water to lls degrees Fahrenheit, and drown
But he gave us a great fright, for though
he eventually returned, he went away and
was gone for four days, leaving us frantically
demanding of every one we met, —"•Have you
seen Sam t"
A Word in Season.— The weather yester
day was warm and sultry and gave rise to
uncomfortable misgivings in the minds of
many of our newly-adopted fellow-citizens as
to tlie pleasure of passing the coming summer
in this, even tlie loveliest city of the South.
It is to be feared something more serious,
too,may be apprehended than mere perspira
tion and lassitude which were the only re
sults of yesterday's dog-day-lilte weather.
It becomes every citizen to see to it for him
self that ever}' unclean spot about his premis
es, which might serve as a breeder of disease
under the action of hot summer situs, be im
mediately purified. The hist >ry of past years
warns us that epidemics have, not unfre
i quently raged in Savannah, and whatever
cau be done to diminish the ti-.lt of a visita
; lion, should be willingly performed as a duty
1 one owes to himself, to his family, and to the
community at large
Cattle Thieves About. —Sunday night
last, five colored men attempted to steal, in
the rear of St. Andrew’s Hall, on Broughton
street lane, a valuable milch cow. The ani
mal got away from them, and they had a
great quarrel about it, each one blaming the
other. It is a pity that the scoundrels were
not caught and an example made of them.
Persons in this city who have valuable cows
are compelled to keep a careful watch over
them at night to prevent them from being
English Ignorance of'American Affairs.
The utter ignorance of even the commonest
and best known affairs relating to America,
which isoften exhibited by English writers
who should be better informed has often been
the subject of sarcastic comment in the leadii g
journals of this country. It is very true that
some American Editors are none too well in
formed respecting the minutal of English or
European politics, but we venture to say
that it is rare indeed to find in our periodi
cals auy such egregious blunders about the
commonest points of the Geography of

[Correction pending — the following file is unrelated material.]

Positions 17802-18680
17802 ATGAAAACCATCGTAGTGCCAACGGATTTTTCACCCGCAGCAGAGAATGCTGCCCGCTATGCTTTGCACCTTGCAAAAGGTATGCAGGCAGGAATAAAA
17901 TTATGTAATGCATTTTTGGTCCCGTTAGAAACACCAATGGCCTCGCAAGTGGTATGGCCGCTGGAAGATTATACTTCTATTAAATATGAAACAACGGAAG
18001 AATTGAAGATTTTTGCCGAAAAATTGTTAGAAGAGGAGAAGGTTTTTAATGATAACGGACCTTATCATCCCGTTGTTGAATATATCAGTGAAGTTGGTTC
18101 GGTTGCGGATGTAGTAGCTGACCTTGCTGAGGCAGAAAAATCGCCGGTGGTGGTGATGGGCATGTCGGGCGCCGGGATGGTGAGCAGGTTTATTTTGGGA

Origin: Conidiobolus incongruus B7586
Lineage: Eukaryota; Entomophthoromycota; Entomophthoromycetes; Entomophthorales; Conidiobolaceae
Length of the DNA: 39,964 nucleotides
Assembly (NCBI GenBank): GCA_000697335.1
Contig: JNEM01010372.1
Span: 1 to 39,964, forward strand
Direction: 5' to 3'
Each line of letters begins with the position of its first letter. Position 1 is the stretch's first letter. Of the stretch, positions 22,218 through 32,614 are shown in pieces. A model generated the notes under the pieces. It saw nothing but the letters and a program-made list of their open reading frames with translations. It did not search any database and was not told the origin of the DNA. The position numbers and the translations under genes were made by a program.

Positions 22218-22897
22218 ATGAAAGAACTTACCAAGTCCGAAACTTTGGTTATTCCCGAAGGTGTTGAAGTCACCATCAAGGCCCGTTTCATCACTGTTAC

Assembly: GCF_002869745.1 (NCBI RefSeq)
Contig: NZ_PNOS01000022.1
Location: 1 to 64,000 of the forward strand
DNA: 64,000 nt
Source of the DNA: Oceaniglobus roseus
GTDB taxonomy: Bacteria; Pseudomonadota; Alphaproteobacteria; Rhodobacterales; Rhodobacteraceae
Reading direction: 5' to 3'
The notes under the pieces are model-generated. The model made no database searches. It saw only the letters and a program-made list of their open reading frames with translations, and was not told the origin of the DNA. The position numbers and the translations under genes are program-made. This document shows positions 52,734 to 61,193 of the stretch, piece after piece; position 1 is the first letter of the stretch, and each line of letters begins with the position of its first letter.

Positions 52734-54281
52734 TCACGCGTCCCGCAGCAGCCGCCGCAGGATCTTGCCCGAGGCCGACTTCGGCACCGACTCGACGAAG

fureign lands, as their editors habitually
disclose when speaking of the New World.
One of the leaning Euglish papers
at the time of the last Chicago Con
vention, gravely imparted to its readers
the precious piece of originalin forma
tion, that “Chicago is a thriving town in the
parish of Illinois, in the Great West State on
the lake of Huron”—and furthermore pro
ceeded to patronize that thriving town
aforesaid, by stating that “they were credi
bty informed that the people actually had
some of their streets very well paved, and
that several of the more respectable
buildings were lighted with gas.”
We have more than once been informed
that “Buffalo is a small city on the Niagara
Falls River,” and that Washington city is a
very nice town, and was called by its name,
because Washington was born there.
Even with the aid of the very excellent
and generally truthful war-maps which are
almost daily published by the enterprising
New York journals, the Johnny Bulls make
the most absurd aud ridiculous blunders
about the topographical features of the
country, the geographical relations of
the various military points and positions to
each other, and their strategic importance.
Tiiese errors are perfectly inexcusable, for
the reason that the maps above alluded to,
are, though necessarily hastily engraved, for
the most part carefully and correctly drawn
from actual survey, and observations made
on the spot by the most experienced and
trustworthy engineer officers of the Ameri
can Army. Their topographical correctness
must be secured, for upon them are based
the most complex and hold operations ol
strategy, and an incorrect map would prove
perhaps far more disastrous to a military
leader than even a false chart to the com
mander of a fleet in a naval engagement.
The sin of ignorance is sometimes pardon
able, but in these cases the error results too
palpably either from an utter lack of interest
in the subjects on which the writers proses.-
to enlighten the public, or from pure laziness
Os course, if a man has not care enough about
the themes upon which he proposes to in